As the superintendent, Bob Carpenter was not of much help to the principal in establishing and developing a successful culture of committed members within the organization. Although authoritative and charismatic, his strong interaction skills, the ability to build relationships while meeting with teachers and listening to their concerns when the principal was not supportive, have earned him the respect of the teachers, minimizing the authority of the principal. As the superintendent, Bob failed as a role model, and a mentor to the principal. He came across as having his own political agenda, demonstrating the lack of his leadership qualities. Qualities required when building a successful organization.


Recommendations for Improvement

Inspiring leaders have the ability to turn schools around. On the other hand mediocre leaders can change the culture of a school and impede the progression of successful initiatives that may be ongoing within an organization driven by its members. "A culture of change consists of great rapidity and nonlinearity, on one hand and equally great potential for creative breakthroughs on the other. The paradox is that transformation would not be possible without accompanying messiness" (Fullan, 2001, p. 31).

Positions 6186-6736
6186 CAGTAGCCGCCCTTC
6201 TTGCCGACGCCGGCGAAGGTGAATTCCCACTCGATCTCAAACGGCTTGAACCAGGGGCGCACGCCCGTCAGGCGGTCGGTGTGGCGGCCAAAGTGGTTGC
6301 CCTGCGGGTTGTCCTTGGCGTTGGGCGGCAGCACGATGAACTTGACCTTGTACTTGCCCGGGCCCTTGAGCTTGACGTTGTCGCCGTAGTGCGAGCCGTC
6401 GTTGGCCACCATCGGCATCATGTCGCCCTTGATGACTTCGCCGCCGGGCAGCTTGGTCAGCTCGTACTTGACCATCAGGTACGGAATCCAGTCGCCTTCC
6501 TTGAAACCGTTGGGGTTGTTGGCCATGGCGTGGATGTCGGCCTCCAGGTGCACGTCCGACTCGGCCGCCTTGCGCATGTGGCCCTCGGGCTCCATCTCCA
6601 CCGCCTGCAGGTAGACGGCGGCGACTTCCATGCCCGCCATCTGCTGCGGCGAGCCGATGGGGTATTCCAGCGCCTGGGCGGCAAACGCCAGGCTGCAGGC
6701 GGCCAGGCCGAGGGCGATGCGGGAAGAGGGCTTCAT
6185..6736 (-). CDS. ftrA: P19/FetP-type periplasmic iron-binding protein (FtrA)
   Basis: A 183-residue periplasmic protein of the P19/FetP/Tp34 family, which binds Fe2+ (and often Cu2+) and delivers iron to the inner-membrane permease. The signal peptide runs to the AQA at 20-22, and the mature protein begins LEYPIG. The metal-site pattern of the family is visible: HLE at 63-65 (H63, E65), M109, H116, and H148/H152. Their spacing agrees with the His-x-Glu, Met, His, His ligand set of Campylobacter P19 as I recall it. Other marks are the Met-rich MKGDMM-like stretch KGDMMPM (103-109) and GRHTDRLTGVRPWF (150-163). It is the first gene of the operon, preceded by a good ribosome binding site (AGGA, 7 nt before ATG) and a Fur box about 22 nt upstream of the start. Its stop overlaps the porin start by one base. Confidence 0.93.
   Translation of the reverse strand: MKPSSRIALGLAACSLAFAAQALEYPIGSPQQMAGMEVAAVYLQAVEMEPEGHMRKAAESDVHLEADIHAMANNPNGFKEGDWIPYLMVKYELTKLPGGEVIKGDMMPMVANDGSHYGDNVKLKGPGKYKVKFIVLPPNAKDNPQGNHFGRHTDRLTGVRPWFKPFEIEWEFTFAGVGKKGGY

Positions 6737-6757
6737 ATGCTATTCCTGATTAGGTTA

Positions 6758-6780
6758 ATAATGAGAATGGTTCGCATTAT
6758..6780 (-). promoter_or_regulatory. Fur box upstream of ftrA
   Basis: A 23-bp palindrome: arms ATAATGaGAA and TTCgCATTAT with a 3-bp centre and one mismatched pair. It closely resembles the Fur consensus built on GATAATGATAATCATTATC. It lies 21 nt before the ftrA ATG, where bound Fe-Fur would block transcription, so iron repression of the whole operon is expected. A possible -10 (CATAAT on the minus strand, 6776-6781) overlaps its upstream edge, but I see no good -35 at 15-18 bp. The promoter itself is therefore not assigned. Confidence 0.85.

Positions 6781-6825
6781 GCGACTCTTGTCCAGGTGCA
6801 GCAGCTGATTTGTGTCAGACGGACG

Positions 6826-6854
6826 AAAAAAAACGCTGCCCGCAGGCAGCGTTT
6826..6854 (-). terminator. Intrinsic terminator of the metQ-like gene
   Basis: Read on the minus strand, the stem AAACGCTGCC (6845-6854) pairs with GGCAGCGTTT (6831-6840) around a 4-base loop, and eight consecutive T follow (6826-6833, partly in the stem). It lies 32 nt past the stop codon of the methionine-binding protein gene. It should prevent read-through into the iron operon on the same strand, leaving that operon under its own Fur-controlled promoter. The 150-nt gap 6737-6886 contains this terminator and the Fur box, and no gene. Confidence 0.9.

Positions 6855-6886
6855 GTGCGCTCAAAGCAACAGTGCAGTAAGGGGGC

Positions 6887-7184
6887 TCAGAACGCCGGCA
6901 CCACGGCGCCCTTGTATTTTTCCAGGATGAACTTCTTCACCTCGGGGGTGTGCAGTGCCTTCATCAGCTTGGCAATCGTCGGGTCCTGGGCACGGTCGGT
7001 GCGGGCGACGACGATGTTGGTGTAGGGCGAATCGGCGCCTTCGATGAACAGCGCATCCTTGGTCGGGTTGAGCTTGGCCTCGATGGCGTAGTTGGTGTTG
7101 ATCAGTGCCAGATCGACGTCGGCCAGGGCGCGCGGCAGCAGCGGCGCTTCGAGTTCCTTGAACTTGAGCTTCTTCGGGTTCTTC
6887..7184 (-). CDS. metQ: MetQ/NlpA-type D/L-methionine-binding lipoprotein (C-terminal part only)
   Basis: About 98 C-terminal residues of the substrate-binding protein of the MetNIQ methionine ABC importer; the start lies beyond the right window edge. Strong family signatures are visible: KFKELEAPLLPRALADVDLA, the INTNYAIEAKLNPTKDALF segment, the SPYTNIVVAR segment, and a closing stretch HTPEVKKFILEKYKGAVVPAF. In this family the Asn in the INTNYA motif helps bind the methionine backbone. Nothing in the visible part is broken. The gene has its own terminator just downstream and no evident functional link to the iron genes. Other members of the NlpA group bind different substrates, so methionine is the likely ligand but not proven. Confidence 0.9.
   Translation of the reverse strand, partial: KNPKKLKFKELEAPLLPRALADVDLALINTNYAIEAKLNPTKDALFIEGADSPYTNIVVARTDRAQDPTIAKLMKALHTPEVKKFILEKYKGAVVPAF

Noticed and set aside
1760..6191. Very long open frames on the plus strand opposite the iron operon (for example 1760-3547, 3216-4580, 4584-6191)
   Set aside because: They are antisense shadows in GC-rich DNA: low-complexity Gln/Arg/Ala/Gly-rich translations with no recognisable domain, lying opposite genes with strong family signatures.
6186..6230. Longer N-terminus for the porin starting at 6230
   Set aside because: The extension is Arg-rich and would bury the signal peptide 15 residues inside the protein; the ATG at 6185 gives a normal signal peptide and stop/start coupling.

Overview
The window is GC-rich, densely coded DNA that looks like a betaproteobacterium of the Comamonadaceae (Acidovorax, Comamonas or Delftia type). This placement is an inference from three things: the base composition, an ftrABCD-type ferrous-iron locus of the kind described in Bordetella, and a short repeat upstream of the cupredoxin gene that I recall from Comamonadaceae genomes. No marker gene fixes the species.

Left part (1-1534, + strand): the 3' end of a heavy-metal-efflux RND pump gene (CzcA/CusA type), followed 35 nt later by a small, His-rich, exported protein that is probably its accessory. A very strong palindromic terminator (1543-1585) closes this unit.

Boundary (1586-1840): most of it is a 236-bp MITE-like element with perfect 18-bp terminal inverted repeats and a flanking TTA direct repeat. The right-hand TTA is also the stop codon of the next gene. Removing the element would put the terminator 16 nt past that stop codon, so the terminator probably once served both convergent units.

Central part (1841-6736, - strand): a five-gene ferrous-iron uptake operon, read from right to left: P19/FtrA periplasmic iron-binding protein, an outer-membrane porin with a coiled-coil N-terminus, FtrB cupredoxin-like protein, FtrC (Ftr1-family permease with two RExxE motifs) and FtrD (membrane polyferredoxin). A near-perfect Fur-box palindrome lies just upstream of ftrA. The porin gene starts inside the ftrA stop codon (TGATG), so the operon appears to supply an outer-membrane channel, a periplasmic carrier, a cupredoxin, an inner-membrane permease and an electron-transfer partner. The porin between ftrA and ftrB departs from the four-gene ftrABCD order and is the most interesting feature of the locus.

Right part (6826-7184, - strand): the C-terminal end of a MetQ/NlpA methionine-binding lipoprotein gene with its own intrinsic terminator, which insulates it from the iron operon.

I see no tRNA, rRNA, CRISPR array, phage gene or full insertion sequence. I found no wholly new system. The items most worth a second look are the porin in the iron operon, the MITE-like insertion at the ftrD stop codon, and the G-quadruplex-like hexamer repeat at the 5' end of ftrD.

It is obvious that messiness is in the future of Big Mountain. Changes are inevitable, and a complete restructuring of the school is recommended. From the superintendent, to principal, to department leaders, and to teachers, all fail to develop a collaborative and cohesive work environment. In the case, the collapse was initiated from the top-down where is lacked sustainable leadership.